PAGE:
Politicians sell hope. But to you hope isn’t a commodity that anyone else on the earth can give. To you, hope isn’t merely optimism; it’s the certainty that something makes sense. And being an entrepreneur makes perfect sense to you. It makes perfect sense for you. So you stopped waiting on someone else to give you hope or the illusion of “job security” — whatever that is. You are hard-wired to be an entrepreneur and IT WILL WORK OUT because it’s your destiny and that’s that.
A true entrepreneur isn’t afraid of competition.
It’s like a crowd running from a bear. You don’t have to outrun the bear. You just have to outrun the others. Competition jacks you up and you love it. But this isn’t a game for you. It’s your life. It’s win or die. In fact, you aren’t satisfied to merely compete because you have this internal need to dominate. So you go hard and you go long and you do everything it takes to subdue the competition.
A true entrepreneur gets over the fear of sales.
Just getting started? You probably don’t have a sales team. Yet. Until you do, you are the sales team. Say it with me: I am the sales team. Like it or not, sales is the lifeblood of your business. But this isn’t a sales JOB for you because you don’t do jobs. You realize that sales is business and business is life. And because you believe in your product or service, sales becomes a natural extension of the true you and it’s not an act. In fact, sales is the most authentic thing you can do. You can be real because you really believe that you have the best widget in town. You have your elevator pitch down and you’re ready to offer it anytime, anywhere. Closing deals comes especially easy because you aren’t selling just anything. You’re selling the reason you get up so early.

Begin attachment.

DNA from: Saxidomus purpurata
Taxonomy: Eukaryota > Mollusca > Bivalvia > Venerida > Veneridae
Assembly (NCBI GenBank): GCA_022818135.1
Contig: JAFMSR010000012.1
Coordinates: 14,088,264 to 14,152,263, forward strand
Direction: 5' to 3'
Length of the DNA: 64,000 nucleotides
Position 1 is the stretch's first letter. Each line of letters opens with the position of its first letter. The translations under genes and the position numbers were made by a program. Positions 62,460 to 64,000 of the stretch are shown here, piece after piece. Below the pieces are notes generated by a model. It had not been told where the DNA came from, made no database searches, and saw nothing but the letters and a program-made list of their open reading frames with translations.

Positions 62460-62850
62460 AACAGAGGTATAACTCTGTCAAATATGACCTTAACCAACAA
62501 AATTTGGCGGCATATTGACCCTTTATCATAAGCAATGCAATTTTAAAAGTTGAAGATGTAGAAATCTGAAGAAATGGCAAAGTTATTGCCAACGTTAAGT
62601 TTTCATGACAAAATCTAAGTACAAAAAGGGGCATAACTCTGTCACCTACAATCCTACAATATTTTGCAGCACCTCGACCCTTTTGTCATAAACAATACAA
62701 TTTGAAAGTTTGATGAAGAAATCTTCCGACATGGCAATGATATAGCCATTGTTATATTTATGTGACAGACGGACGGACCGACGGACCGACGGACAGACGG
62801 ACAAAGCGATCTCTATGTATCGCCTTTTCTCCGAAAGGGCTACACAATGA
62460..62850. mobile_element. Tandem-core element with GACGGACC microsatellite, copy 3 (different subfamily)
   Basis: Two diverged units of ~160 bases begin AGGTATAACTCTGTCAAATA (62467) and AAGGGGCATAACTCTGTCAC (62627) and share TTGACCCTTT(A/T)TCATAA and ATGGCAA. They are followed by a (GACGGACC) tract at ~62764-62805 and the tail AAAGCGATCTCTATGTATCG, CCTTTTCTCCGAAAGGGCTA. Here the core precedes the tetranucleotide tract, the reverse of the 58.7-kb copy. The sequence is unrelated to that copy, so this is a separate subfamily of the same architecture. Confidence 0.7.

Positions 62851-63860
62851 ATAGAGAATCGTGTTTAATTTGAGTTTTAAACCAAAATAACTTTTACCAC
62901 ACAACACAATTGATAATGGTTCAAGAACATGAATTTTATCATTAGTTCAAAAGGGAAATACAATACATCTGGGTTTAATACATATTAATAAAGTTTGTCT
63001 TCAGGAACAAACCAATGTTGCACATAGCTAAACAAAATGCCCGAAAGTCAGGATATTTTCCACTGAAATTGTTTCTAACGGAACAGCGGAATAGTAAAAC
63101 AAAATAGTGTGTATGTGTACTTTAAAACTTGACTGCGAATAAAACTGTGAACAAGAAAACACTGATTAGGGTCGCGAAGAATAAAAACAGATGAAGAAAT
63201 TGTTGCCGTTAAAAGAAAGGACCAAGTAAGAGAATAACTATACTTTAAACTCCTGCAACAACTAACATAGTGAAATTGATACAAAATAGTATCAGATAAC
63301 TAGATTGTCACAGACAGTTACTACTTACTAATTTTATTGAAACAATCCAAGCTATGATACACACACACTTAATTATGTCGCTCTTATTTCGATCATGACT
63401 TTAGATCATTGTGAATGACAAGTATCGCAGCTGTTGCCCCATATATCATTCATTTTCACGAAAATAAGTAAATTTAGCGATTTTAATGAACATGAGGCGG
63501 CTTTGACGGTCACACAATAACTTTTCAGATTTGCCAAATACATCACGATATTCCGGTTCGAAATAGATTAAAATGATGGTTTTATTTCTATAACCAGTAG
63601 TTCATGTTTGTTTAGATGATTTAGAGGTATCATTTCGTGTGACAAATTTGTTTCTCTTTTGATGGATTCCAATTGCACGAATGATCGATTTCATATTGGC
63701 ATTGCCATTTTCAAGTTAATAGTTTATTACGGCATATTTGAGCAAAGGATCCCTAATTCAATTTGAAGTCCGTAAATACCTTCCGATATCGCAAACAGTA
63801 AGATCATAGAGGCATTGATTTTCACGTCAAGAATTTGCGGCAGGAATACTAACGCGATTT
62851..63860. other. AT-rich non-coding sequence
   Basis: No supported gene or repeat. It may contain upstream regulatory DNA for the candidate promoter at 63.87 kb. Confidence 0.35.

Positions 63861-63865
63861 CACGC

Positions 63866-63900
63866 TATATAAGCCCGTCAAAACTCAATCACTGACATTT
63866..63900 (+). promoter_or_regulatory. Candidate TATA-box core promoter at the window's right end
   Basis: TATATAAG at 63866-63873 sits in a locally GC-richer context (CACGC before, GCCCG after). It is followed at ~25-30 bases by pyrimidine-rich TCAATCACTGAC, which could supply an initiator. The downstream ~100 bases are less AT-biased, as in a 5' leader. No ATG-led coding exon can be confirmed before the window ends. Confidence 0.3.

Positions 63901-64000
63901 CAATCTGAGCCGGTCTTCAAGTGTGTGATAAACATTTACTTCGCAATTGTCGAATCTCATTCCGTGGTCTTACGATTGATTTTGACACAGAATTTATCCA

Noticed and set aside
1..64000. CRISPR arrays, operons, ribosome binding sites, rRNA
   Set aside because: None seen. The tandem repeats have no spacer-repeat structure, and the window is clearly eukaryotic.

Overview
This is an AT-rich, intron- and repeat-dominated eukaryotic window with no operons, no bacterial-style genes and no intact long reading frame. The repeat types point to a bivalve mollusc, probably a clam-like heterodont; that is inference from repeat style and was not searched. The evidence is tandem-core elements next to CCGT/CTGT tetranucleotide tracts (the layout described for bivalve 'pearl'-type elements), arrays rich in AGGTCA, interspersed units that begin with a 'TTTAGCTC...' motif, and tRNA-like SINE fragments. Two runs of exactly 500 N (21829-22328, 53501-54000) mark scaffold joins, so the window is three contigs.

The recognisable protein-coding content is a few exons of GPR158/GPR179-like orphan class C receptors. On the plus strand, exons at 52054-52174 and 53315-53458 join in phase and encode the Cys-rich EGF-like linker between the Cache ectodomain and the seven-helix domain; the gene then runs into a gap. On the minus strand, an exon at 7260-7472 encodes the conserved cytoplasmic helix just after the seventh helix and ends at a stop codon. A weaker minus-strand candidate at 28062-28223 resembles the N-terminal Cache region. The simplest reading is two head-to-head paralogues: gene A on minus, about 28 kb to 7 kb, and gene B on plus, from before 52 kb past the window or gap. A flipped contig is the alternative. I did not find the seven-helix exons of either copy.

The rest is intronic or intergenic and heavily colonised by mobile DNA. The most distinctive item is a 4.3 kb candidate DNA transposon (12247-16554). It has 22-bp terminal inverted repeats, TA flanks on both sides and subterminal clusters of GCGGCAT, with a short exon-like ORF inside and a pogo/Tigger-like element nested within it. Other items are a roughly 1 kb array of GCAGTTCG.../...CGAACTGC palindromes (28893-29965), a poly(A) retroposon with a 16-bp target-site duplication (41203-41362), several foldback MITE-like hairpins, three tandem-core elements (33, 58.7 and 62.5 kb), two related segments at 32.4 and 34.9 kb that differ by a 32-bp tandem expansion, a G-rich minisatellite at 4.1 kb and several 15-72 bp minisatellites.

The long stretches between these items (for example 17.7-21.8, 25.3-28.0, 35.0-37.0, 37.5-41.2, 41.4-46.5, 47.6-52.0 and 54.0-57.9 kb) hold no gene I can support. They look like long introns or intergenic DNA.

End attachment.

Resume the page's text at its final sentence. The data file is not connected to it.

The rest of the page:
A true entrepreneur is a lifelong learner.
A lot of successful entrepreneurs never finished college. Or even high school in some cases. Some successful entrepreneurs can’t even spell entrepreneur. But that doesn’t mean they ever stopped learning how to grow their business. They’re always ready to learn something new, whether that’s reading or listening to audiobooks or taking courses or having a coach or a consultant (or both) to help them along the path to growth.
Do these traits describe you? Then you are well on your way. And please listen, when I use the metaphor of DNA, I’m not saying these traits can’t be learned, because many people do learn them. Many people have backed into entrepreneurialism through sheer desperation. They had nowhere else to turn and they became entrepreneurs out of a complete place of desperation. They may not have always had the mindset of a business owner, but they do now and they’ll never turn back.
This article has been edited and condensed.
Mark Jay Scott is the founder of GrowMyLocalBiz.com. Mark is an entrepreneur who handles web management, content creation, and SEO for many websites. Mark has been a writer and speaker for nearly 20 years, formerly as a radio personality for a major market FM station in the Baltimore-Washington metropolitan region where he produced and hosted two weekly programs, Real Life Matters and Essential Radio. Today, as an entrepreneur and business consultant, Mark loves to help people succeed by motivating them and showing them practical ways to grow and keep their productive edge in life and business.